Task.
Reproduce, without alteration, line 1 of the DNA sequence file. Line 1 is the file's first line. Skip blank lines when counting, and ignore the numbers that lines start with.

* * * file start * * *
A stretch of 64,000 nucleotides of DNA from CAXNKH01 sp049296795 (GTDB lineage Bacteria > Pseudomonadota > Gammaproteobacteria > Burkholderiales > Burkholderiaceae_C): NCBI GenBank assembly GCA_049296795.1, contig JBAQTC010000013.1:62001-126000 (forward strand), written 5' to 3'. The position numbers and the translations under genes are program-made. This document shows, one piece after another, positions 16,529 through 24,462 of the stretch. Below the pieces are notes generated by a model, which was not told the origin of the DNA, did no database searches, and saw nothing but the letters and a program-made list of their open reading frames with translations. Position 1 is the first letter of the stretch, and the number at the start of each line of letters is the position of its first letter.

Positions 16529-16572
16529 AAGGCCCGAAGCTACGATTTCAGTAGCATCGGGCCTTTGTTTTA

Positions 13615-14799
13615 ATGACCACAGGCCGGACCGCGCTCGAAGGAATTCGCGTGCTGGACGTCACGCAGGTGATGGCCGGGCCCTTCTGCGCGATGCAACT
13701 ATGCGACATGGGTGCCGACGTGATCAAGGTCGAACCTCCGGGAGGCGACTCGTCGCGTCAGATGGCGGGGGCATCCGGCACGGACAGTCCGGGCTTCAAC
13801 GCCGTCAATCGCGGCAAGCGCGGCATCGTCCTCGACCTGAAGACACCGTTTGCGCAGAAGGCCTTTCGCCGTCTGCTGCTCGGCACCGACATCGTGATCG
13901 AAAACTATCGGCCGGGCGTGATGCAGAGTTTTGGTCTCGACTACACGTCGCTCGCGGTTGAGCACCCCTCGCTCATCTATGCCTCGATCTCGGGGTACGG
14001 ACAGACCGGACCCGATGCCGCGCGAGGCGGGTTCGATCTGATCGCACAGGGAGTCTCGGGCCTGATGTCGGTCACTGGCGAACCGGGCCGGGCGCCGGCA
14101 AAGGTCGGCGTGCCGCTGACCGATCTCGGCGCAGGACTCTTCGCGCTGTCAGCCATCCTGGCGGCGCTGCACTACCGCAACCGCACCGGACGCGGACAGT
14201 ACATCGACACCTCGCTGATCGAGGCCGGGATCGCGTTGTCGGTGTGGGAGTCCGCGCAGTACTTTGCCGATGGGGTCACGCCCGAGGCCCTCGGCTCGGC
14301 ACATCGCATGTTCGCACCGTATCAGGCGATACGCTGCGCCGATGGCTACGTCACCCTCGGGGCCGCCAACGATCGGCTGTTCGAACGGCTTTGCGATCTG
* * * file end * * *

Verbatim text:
A stretch of 64,000 nucleotides of DNA from CAXNKH01 sp049296795 (GTDB lineage Bacteria > Pseudomonadota > Gammaproteobacteria > Burkholderiales > Burkholderiaceae_C): NCBI GenBank assembly GCA_049296795.1, contig JBAQTC010000013.1:62001-126000 (forward strand), written 5' to 3'. The position numbers and the translations under genes are program-made. This document shows, one piece after another, positions 16,529 through 24,462 of the stretch. Below the pieces are notes generated by a model, which was not told the origin of the DNA, did no database searches, and saw nothing but the letters and a program-made list of their open reading frames with translations. Position 1 is the first letter of the stretch, and the number at the start of each line of letters is the position of its first letter.